Like most people, you’ve probably heard time and again that if you have kids, you should adopt a Basset Hound puppy (or, gasp! find a Basset Hound puppy for sale). The rationale is that an adult shelter dog is an unknown quantity, so buying or adopting a Basset Hound puppy is safer. Actually, the opposite is closer to the truth. Puppies are not usually a great choice with kids; they have very limited control over their biting/mouthing impulses, and when you mix that with lots of energy and unbelievably sharp little teeth, it’s a recipe for your small fry to be in tears. Puppies are tiny chewing machines and can destroy a favorite stuffed animal or security blanket in short order. Adult dogs, on the other hand, are generally calmer, and their personalities are already fully developed and on display. When you meet an adult dog, you can see how they are with kids and with other animals. This takes the guesswork out of wondering how a puppy will turn out as a full-grown dog.
2. You value your possessions.
Puppies teethe. They have a biological need to chew, they want to play constantly, and they can’t discriminate between appropriate chew toys and, say, your favorite pair of Manolos. Puppies eventually can be trained out of this behavior, of course, and there are exceptions to every rule, but generally speaking, an adult Basset Hound (or any adult dog) is much less likely to shred your drapes like coleslaw or function as a “helpful” canine document shredder.
3. You work, or otherwise leave the house.
Pop quiz: how often does a two-month-old puppy need to be taken out to do his business during the day? A) every six hours; B) every eight hours; or C) every two hours?
If you answered B, or even A, you’re an eternal optimist! The correct answer, though, is C: every two hours. When you’re housetraining a puppy, the general rule of thumb is that they can hold their bladder one hour for each month they’ve been alive (up to a max of about eight to ten hours). So a three-month-old Basset Hound puppy needs to go outside every three hours, a four-month-old needs to go every four hours, and so on. If you’re retired, or you work from home, or you’re taking the puppy to work with you or to a doggy daycare (make sure your puppy is up-to-date on all vaccines before considering that last option), great! But if you’re planning on leaving your dog alone during your workday, you’ll definitely want to adopt a full-grown dog, ideally from a Basset Hound rescue that can help you find the right dog for your lifestyle.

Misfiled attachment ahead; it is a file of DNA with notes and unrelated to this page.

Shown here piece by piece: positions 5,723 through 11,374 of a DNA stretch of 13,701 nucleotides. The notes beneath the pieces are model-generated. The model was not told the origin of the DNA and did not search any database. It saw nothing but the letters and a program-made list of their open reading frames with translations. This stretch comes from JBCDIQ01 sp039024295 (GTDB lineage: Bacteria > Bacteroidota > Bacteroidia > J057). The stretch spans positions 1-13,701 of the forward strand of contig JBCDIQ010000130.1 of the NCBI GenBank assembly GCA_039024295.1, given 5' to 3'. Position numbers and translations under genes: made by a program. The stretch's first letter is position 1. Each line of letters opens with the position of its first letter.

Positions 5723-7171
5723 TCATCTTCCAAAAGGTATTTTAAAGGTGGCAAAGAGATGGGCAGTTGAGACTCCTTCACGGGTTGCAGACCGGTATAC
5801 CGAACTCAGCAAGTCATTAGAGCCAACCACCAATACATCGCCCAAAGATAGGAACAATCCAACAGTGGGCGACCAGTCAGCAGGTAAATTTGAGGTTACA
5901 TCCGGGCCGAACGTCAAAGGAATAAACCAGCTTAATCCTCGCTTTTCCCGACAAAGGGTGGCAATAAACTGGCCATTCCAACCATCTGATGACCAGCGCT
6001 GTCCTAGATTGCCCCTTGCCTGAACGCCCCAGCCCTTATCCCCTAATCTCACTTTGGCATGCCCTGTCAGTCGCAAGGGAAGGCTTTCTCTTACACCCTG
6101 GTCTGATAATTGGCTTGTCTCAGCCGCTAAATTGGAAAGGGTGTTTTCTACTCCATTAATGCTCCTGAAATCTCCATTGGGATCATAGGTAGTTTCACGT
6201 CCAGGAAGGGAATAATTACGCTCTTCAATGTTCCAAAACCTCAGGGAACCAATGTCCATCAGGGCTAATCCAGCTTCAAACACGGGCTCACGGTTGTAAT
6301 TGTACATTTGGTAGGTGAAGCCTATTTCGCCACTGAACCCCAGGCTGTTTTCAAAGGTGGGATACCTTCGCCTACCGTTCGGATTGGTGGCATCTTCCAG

Time to get real: when we ask people what reservations they have about Basset Hound adoption, we hear the same things over and over again. If you’re operating under any of these mistaken beliefs, you just might be missing out on meeting the best friend you’ll ever have. So it’s time for us to set the record straight:
Here’s the truth: you absolutely can find a Basset Hound, even a Basset Hound puppy, for adoption in an animal shelter or rescue group. And they don’t end up there because they’re bad dogs. In fact, often the only difference between the dog in the shelter and the one on your couch is a bit of bad luck. Think about it: let’s say you buy a Basset Hound puppy for sale by a breeder. Your new dog is great; you immediately enroll the two of you in obedience classes, and soon your best pal is housebroken and well trained. But what would happen to your wonderful Basset Hound if, tragically, something happened to you? What if he escaped from your home and ran away? Your best pal would very likely end up in an animal shelter. The lucky person who adopts your Basset Hound would be getting a great dog! Animal shelters are filled with wonderful, healthy, well-behaved dogs who have been in homes before, but whose owners have fallen on hard times. Many of them are housebroken and trained. Basset Hound rescue organizations often care for their adoptable dogs in foster homes, which means their foster families will be able to tell you if the Basset Hound you want to adopt is good with other animals or kids, and if he or she is housebroken and knows any basic commands. As you can see, adopting from a rescue organization is likely the very safest way for people with children to add a new Basset Hound to their family!